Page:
Sometimes life just sucks. Hey, we didn’t write the rules – it’s true. However, in most of our lives, things are a series of ups and downs. Emma Bovary's life (of Madame Bovary fame) is no different. However, most of the time, she’s stuck in "down" mode, and is never happy with what she has. Life always seems unfair to her, and she spends a good deal of her time thinking about how it really ought to be better. She’s not the only one; most of the book’s exciting characters aren’t content with simply going with the flow and accepting life as it is.
Dissatisfaction is an essential element of ambition in the world that Flaubert creates.
Total satisfaction is available only to characters perceived as dull or unquestioning in Madame Bovary.
You all know the feeling of being trapped inside your own life. Well, take that to an extreme, and you’ve got Madame Bovary. The novel’s protagonist feels stuck inside an unhappy marriage, a restrictive society, and a monotonous everyday routine, and she’s willing do to almost anything to escape. She dreams of fleeing her old life and finding a new one that’s more exciting and full of exotic possibility. However, every time she tries to change her life, it cycles back somehow into the same old, same old. Can she ever escape? Is escape even possible? The novel isn’t very optimistic on that front.
Emma creates her prison through her own thoughts and actions.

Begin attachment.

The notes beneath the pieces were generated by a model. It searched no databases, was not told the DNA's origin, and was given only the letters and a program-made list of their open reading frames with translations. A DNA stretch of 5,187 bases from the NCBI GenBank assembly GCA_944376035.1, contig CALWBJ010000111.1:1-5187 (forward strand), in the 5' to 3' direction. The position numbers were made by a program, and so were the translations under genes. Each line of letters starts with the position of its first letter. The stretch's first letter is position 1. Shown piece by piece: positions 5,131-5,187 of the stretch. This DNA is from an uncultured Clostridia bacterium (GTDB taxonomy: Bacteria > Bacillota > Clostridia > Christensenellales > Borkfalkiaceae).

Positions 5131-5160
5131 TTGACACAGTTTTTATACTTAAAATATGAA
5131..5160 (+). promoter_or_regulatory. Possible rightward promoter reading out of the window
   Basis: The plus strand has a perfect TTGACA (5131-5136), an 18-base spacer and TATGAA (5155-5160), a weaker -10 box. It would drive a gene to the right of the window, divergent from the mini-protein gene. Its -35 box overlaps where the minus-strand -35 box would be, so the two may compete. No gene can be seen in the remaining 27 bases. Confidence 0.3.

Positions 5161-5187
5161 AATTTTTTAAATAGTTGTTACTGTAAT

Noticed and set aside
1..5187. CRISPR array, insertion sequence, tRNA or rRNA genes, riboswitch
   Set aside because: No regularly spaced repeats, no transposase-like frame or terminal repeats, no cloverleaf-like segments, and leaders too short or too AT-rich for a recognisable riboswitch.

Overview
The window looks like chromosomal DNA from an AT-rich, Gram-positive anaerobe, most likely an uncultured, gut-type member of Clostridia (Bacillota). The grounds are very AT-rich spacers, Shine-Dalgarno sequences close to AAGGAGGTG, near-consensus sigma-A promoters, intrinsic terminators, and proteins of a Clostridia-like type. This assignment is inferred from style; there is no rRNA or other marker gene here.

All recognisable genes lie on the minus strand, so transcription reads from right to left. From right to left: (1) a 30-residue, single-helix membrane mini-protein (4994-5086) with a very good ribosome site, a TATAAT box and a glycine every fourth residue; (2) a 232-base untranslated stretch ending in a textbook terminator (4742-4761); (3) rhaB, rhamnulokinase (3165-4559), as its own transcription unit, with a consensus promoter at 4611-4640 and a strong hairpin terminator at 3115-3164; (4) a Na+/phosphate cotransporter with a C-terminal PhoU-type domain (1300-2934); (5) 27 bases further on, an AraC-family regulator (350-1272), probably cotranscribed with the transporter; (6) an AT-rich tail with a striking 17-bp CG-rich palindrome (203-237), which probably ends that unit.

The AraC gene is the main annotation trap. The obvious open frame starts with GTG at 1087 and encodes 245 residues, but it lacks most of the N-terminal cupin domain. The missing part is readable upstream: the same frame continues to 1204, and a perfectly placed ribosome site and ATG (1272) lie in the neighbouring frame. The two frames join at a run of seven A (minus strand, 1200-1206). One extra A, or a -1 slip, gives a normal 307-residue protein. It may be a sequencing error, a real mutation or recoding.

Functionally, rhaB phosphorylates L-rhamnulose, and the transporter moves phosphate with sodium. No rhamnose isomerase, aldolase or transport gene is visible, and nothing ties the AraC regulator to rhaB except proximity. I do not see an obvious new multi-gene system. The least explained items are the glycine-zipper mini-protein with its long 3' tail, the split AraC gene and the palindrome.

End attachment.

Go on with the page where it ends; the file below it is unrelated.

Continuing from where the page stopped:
The rigid expectations of the society that Flaubert depicts puts all of the characters under an equal amount of pressure; all of the characters are therefore just as confined by their circumstances as Emma is.
There are many, many poor decisions made in Madame Bovary. Really, it’s so full of textbook BAD, BAD CHOICES that it could double as a manual of warning signs in a high school health class. We’ve got a whole range of folly here, from financial to emotional. The novel, however, makes no real moral judgments – instead, we just watch objectively as the characters get themselves deeper and deeper into trouble. The implication is that folly is a natural state of the human condition.
Emma’s greatest folly is her unshakeable belief in her own fantasies.
While Emma’s actions in the novel are often perceived clearly as foolish, the novel does not judge them morally as right or wrong.
Love encapsulates a whole lot of things in Madame Bovary. Seriously, just about everything relates to love: lust, beauty, power, money, fantasy – you name it. The thing is, nobody quite knows exactly what love is, which is why all these complications get tangled up in it. Our protagonist spends the whole novel going back and forth about whether she’s in love, out of love, thinking about love, dreaming about love, worrying about love. In other words, it’s a lot like modern day life.
In Madame Bovary, love and romance are incorrectly but inextricably identified with each other.
Emma is infatuated with the abstract idea of being in love, rather than the objects of her affections (Rodolphe and Léon).
Madame Bovary deconstructs the prim, idealized vision of the perfect nineteenth century woman, simply by giving her thoughts, feelings, and desires. Our protagonist is simultaneously the perfect woman and the nightmare woman of this period. She’s beautiful, a good housekeeper, and on the outside seems like an obedient wife, but she’s actually an adulteress, a spendthrift, and, to be honest, frivolous. Through the life of Emma Bovary, Flaubert attempts to show us an objective, intimate perspective on the difficulties of womanhood during a restrictive and judgmental time period.